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Contemporary Notables of the name Craighead (post 1700)



  • John Johnson Craighead (1916-2016), American conservationist, naturalist, and researcher, twin brother of Frank Cooper Craighead Jr
  • Frank Cooper Craighead Jr. (1916-2001), American conservationist, naturalist, and researcher, twin brother of John Johnson Craighead
  • Harold G. Craighead, American professor of applied and engineering physics at Cornell University
  • Thomas B. Craighead (1798-1862), American politician and lawyer
  • Alexander Craighead (1705-1766), Irish-born, American preacher, member of a group of Ulster Scots pioneers who settled near the present site of Charlotte, Pennsylvania
  • David Craighead (b. 1924), American organist from Strasburg, Pennsylvania, Eastman School Professor Emeritus of Organ (1955-1992)
  • Alison Craighead (b. 1971), London-based visual artist, who work with video, sound and the internet, co-founder of Thomson & Craighead
  • John Craighead (b. 1971), retired Canadian professional ice hockey right winger

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Motto


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Motto



The motto was originally a war cry or slogan. Mottoes first began to be shown with arms in the 14th and 15th centuries, but were not in general use until the 17th century. Thus the oldest coats of arms generally do not include a motto. Mottoes seldom form part of the grant of arms: Under most heraldic authorities, a motto is an optional component of the coat of arms, and can be added to or changed at will; many families have chosen not to display a motto.

Motto: Securum presidium
Motto Translation: A secure fortress.


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Craighead Family Crest Products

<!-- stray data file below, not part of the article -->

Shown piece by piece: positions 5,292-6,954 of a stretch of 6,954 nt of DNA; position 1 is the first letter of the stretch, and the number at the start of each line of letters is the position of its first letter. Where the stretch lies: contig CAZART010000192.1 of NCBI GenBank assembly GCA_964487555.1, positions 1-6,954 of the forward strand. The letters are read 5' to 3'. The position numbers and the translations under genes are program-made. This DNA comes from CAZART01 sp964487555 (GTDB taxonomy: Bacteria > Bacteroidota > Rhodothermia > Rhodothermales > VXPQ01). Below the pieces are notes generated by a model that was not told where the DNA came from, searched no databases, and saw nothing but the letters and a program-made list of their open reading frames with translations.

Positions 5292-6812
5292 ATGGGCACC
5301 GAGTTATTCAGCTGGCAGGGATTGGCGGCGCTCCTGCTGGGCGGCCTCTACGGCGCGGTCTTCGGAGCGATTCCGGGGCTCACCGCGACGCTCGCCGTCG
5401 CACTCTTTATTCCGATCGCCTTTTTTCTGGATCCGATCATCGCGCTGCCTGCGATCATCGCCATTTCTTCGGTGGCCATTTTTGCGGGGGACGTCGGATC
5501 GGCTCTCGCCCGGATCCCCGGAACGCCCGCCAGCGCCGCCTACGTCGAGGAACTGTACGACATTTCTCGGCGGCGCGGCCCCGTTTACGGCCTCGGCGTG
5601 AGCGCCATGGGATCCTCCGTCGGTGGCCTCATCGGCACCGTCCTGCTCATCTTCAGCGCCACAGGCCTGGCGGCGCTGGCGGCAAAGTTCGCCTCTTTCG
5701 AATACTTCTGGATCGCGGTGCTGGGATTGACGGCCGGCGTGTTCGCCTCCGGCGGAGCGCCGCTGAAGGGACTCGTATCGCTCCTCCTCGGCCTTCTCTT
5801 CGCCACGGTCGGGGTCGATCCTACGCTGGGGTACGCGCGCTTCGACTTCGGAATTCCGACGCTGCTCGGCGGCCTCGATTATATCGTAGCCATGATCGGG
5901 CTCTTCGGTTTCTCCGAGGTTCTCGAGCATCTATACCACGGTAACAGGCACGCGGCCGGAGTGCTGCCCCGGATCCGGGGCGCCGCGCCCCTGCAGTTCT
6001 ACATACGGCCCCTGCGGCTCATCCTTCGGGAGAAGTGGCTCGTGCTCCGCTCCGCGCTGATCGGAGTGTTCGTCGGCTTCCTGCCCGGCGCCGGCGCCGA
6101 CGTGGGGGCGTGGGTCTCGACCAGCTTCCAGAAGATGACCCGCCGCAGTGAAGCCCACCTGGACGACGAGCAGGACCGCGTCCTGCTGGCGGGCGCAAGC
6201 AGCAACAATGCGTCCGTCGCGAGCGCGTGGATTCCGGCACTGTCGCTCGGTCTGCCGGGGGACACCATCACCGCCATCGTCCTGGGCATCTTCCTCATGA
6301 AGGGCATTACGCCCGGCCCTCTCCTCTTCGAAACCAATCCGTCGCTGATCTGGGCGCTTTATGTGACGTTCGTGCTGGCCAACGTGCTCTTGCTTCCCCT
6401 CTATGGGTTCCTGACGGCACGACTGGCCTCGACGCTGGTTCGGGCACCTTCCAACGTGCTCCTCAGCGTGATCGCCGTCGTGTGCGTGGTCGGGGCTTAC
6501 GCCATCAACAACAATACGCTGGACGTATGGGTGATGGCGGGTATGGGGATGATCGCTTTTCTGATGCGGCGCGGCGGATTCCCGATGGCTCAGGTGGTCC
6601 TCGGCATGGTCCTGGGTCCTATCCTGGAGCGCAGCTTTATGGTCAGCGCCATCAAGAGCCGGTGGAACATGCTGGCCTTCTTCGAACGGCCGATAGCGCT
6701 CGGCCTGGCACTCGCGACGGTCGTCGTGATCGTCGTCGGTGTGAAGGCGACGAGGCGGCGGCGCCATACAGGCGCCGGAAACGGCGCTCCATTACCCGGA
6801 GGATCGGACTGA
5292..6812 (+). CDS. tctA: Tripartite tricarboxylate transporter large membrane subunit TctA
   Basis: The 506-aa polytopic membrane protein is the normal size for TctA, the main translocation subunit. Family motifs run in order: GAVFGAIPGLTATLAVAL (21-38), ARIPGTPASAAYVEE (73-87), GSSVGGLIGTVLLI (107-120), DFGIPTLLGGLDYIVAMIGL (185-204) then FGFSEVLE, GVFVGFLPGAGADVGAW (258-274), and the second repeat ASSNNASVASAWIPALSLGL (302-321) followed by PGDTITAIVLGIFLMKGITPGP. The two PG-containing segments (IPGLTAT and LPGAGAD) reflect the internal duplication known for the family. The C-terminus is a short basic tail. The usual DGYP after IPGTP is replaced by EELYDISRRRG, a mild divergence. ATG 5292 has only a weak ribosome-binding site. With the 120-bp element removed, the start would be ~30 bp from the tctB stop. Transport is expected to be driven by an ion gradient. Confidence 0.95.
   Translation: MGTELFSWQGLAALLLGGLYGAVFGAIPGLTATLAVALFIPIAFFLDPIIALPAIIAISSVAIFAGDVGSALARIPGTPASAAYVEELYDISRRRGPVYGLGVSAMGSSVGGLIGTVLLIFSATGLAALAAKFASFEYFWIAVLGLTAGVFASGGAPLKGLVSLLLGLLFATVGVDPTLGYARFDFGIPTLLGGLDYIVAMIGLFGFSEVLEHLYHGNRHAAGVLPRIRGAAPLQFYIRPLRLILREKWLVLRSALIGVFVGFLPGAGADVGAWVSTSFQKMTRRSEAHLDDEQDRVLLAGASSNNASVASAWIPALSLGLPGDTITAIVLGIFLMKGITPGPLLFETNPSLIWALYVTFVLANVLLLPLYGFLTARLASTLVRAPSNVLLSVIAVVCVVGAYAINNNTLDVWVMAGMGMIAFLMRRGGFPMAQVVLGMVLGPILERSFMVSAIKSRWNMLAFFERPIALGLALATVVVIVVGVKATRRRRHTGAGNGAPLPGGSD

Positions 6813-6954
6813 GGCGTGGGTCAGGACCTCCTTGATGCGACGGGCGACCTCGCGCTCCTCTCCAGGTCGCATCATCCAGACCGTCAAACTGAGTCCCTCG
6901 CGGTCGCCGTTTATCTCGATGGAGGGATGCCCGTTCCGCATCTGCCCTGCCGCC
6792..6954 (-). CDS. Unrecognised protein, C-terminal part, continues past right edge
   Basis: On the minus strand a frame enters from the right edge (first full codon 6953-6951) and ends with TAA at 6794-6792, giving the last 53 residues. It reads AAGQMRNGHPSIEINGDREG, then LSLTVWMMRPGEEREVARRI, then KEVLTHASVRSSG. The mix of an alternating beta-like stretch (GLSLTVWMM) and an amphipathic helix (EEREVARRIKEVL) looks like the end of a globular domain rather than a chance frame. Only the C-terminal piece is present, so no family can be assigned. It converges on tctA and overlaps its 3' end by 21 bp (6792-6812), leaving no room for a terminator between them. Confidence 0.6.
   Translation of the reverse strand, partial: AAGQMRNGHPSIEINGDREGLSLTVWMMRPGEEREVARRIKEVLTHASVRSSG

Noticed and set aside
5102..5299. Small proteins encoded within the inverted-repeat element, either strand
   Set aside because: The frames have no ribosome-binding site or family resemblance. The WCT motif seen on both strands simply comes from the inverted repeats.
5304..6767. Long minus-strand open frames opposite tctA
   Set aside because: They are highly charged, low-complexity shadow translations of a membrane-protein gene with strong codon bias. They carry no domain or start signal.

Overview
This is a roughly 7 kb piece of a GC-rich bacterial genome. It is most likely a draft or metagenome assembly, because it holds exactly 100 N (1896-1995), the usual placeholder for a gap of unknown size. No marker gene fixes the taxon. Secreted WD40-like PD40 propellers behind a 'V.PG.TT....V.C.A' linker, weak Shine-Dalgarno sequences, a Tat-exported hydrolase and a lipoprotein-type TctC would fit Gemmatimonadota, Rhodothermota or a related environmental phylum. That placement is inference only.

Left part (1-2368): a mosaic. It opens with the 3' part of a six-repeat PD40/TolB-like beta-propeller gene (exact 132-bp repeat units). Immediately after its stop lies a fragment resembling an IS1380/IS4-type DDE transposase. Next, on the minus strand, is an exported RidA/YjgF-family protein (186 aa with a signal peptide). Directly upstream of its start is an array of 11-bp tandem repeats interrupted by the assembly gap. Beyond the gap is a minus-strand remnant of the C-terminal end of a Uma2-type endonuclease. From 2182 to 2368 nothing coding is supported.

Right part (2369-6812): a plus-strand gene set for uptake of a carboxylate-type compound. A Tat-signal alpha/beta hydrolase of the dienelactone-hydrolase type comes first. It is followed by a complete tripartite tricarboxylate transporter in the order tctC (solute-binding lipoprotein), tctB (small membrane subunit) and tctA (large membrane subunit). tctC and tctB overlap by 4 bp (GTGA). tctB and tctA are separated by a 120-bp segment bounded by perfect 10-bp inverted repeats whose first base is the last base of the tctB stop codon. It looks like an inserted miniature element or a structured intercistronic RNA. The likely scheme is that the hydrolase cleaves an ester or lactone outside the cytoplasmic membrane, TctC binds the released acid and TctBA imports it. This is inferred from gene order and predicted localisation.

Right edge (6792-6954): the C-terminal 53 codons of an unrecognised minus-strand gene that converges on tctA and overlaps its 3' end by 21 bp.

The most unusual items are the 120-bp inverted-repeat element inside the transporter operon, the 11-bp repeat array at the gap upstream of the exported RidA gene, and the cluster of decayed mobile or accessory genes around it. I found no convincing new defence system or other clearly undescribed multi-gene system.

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Craighead Family Crest Products




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See Also


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See Also




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Citations


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Citations



  1. ^ Filby, P. William, Meyer, Mary K., Passenger and immigration lists index : a guide to published arrival records of about 500,000 passengers who came to the United States and Canada in the seventeenth, eighteenth, and nineteenth centuries. 1982-1985 Cumulated Supplements in Four Volumes Detroit, Mich. : Gale Research Co., 1985, Print (ISBN 0-8103-1795-8)

Other References

  1. Hanks, Patricia and Flavia Hodges. A Dictionary of Surnames. Oxford: Oxford University Press, 1988. Print. (ISBN 0-19-211592-8).
  2. Filby, P. William and Mary K Meyer. Passenger and Immigration Lists Index in Four Volumes. Detroit: Gale Research, 1985. Print. (ISBN 0-8103-1795-8).
  3. Fulton, Alexander. Scotland and Her Tartans: The Romantic Heritage of the Scottish Clans and Families. Godalming: Bramley, 1991. Print. (ISBN 0-86283-880-0).
  4. Robb H. Amanda and Andrew Chesler. Encyclopedia of American Family Names. New York: Haper Collins, 1995. Print. (ISBN 0-06-270075-8).
  5. Skene, William Forbes Edition. Chronicles of the Picts, Chronicles of the Scots and Other Early Memorials of Scottish History. Edinburgh: H.M. General Register House, 1867. Print.
  6. Black, George F. The Surnames of Scotland Their Origin, Meaning and History. New York: New York Public Library, 1946. Print. (ISBN 0-87104-172-3).
  7. Leyburn, James Graham. The Scotch-Irish A Social History. Chapel Hill: UNC Press, 1962. Print. (ISBN 0807842591).
  8. Bell, Robert. The Book of Ulster Surnames. Belfast: Blackstaff, 1988. Print. (ISBN 10-0856404160).
  9. Markale, J. Celtic Civilization. London: Gordon & Cremonesi, 1976. Print.
  10. Bloxham, Ben. Key to Parochial Registers of Scotland From Earliest Times Through 1854 2nd edition. Provo, UT: Stevenson's Genealogical Center, 1979. Print.
  11. ...

The Craighead Family Crest was acquired from the Houseofnames.com archives. The Craighead Family Crest was drawn according to heraldic standards based on published blazons. We generally include the oldest published family crest once associated with each surname.

This page was last modified on 3 October 2016 at 14:36.